The predominance of male victims is consistent with most epidemiological studies on firearm trauma. An earlier study at a Nairobi private hospital reported a gender ratio of 10:1 (11). The study by Odhiambo et al. indicated a gender ratio of 7.5:1 (9). At the National Orthopaedic Hospital in Lagos, Nigeria, males outnumbered females by 9:1 (12). About three quarters of the firearm injuries in the present study were due to assaults. Males, unlike females, are more likely to be involved in situations of violent assaults including robbery, the commonest assault scenarios in Nairobi (11).
Like other trauma, firearm injuries afflict the young and economically productive sector of the community. In this study, more than 90% of those affected fell within the age range of 15 and 44 years with a peak in the third decade. This peak distribution is inconsistent with reports from some high incidence regions. In California in 1991, males aged 15-24 years accounted for 72% of hospitalizations (13). Although only 25% of the victims in the current study were in this age group, it remains a worrying statistic. In a South African study of 1,736 children and adolescent victims of firearm related incidents, 86% were between 13 and 18 years of age (5). Sixty percent were coloured males and 21% of all victims aged 12 years and above were intoxicated – a combination that suggests involvement in crime, including gang violence. The very low prevalence of suicide attempts (0.2%) in our study is consistent with African data (9,14) and contrasts Western data. In Oklahoma in 1995 the highest rate of injury was among black males aged 15 –25 years with 23% of gunshot injuries being intentionally self inflicted (15).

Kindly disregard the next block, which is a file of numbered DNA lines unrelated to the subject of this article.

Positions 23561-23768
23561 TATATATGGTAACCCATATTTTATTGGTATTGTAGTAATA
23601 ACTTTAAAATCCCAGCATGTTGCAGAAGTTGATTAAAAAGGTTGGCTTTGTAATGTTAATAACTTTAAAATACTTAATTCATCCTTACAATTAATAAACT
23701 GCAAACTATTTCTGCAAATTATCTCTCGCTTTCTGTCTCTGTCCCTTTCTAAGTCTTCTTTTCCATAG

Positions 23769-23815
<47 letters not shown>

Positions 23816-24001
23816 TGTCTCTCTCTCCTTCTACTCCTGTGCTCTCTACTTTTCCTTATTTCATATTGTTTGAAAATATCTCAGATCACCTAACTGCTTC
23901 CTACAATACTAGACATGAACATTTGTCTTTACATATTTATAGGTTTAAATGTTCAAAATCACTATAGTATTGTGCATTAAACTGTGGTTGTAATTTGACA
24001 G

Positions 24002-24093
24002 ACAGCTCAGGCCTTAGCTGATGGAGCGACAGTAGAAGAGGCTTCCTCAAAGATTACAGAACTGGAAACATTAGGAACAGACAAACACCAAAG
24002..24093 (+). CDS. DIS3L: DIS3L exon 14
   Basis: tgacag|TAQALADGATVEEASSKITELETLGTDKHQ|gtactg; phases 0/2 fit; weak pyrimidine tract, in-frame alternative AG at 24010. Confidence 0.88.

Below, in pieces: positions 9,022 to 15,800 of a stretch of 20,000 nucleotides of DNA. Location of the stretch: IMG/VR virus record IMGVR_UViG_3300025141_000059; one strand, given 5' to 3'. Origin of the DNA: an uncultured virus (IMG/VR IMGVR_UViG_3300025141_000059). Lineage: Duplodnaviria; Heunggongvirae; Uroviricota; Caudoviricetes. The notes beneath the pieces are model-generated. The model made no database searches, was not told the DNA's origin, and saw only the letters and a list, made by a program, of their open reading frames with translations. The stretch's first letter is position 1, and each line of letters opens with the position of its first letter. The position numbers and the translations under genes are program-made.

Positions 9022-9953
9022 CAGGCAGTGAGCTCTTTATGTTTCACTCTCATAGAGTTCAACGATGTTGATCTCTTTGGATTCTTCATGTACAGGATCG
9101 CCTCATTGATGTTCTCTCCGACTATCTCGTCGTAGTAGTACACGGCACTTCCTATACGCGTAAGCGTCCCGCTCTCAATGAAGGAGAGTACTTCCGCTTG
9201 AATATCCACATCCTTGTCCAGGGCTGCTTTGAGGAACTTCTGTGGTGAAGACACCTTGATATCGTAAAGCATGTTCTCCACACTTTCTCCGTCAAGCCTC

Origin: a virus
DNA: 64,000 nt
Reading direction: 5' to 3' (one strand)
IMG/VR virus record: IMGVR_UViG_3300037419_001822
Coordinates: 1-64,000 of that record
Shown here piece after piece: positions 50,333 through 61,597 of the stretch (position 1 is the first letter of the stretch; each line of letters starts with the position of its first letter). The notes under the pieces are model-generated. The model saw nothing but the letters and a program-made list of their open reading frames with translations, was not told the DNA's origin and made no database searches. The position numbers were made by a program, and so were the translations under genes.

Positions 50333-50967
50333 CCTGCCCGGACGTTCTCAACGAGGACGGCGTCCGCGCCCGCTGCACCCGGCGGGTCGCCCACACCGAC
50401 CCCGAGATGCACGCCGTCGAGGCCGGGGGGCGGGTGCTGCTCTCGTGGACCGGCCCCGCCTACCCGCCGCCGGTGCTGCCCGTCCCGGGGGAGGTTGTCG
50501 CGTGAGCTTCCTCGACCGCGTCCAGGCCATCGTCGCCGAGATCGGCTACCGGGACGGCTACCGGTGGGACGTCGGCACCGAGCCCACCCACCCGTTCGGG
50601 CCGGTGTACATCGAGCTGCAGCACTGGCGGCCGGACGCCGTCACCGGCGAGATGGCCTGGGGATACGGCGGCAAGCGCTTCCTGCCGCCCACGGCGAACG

Our results show a geographical distribution pattern that favours urban predominance of small arms injuries. It is estimated that there are 500,000 deaths a year resulting from firearms globally, of which 300,000 are a result of armed conflict whilst 200,000 result from homicides and suicides (16) ). The so-called “Accessibility thesis” although still controversial shows that there is a correlation between arms availability and armed violence; with an increase in arms resulting in an increased risk of intentional and non-intentional injury (16). In the USA, Douglas et al have shown that the number of firearms licenses in a US county was linked to intentional death rate from firearms (17). In South Africa, firearm mortality trends have been linked to gun ownership. Four out of five of the guns used are licenced firearms. This information has been key in informing the development of South Africa’s strict new firearms control bill.